802.11 Security Fundamentals #BMC
05-21-2014 07:29 AM - edited 05-21-2014 10:00 AM
A quick overview of the security 802.11 has utilized of the years. Security was my weak spot when trying to acheive certifications. There are many ways to secure a network this is just a highlight if you will of the major updates.
The first amendment of 802.11 employed WEP as a form of security. This was quickly determined to be very insecure. The existence of WEP was short lived as the Wi-Fi Alliance released WPA.
WPA used another form of encryptionknown as TKIP. WPA used TKIP for encryption and the RC4 algorithm was reused. WPA utilized a PSK or pre-shared key and was sometimes known as WPA PSK. WPA also had an enterprise version that used 802.1x and requires a radius server for authentication. Because WPA still used the RC4 algorithm the weakness still existed for different attacks to the network, this pushed the release of WPA2.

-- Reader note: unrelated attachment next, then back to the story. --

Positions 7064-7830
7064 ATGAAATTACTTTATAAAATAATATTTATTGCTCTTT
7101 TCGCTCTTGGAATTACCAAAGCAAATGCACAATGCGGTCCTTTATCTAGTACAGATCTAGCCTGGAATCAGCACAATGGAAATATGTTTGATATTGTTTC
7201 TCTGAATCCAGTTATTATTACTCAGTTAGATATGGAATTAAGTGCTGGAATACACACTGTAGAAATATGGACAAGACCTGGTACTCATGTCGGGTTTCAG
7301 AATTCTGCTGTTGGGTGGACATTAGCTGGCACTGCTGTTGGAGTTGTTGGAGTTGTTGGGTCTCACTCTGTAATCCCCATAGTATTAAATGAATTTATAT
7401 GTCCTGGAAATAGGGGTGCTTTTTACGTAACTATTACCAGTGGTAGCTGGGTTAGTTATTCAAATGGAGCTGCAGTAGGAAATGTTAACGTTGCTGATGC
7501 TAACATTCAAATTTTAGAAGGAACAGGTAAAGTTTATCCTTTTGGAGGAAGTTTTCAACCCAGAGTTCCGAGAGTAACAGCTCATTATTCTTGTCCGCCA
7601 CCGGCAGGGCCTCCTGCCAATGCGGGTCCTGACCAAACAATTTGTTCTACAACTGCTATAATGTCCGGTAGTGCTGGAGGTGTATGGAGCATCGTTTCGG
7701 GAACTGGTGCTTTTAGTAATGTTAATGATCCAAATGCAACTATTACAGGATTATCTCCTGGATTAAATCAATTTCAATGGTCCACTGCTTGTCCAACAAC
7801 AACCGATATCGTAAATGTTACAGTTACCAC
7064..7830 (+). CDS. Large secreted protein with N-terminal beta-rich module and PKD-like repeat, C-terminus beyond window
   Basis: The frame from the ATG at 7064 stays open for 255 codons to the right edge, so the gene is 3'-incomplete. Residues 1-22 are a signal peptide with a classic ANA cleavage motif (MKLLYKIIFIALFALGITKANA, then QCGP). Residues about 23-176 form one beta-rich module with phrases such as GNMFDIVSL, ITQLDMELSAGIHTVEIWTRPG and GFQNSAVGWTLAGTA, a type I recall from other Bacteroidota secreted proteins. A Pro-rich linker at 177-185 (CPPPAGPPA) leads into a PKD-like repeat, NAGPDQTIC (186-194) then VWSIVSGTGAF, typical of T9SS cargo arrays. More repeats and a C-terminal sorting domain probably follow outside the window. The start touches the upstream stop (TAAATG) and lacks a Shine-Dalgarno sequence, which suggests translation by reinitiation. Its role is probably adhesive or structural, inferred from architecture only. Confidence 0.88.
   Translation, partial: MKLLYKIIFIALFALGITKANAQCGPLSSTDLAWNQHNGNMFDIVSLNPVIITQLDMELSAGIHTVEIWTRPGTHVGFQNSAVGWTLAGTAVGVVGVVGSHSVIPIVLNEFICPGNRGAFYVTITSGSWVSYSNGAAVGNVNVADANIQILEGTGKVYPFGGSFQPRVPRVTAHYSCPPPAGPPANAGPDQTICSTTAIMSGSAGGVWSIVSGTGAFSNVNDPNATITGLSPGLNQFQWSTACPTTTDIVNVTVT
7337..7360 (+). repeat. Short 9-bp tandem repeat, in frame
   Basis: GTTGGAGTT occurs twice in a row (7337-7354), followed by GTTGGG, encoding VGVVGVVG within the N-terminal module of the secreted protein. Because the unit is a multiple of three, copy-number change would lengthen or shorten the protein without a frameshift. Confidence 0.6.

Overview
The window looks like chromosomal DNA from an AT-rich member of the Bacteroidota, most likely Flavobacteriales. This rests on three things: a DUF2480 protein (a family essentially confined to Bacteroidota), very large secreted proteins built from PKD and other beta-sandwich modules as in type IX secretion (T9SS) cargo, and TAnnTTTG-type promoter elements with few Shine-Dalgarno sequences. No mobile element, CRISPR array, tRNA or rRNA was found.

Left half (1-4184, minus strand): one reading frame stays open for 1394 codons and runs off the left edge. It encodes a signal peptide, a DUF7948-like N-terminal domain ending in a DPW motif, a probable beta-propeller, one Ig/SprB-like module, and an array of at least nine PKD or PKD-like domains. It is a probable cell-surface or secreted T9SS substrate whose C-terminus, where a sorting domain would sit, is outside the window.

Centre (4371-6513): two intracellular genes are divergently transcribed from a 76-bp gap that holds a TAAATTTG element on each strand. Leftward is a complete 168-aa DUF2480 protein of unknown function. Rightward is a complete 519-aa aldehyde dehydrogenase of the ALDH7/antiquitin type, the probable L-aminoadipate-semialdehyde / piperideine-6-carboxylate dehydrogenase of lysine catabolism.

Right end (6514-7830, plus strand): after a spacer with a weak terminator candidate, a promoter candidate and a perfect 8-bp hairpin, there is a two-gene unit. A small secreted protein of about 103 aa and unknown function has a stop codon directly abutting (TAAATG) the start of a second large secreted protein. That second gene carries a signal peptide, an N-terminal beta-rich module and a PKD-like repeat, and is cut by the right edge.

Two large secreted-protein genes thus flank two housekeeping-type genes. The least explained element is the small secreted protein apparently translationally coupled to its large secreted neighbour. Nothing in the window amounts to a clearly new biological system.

WPA2 was a new robust certification that used a new encryption method CCMP and a new cipher AES. The new certification also delivered two versions. First one is WPA2-Personal for SOHO type deployments and WPA-2 Enterprise for businesses to utilize. WPA2 personal still used a pre-shared key but thanks to the new encryption and cipher it was much more secure than the previous WPA. The enterprise is similar to WPA in the fact it used 802.1x or EAP for authentication like WPA, but the new encryption and cipher rendered it the most secure to date.
Re: 802.11 Security Fundamentals #BMC
05-21-2014 07:54 AM
WPA was released to address the weakness of WEP until WPA2 was ready for prime time. The ultimate security with WPA2 personal is selecting a completely random passphrase of at least 20 plus characters… common dictionary words or something easily guessed is not recommended. Thanks, Dale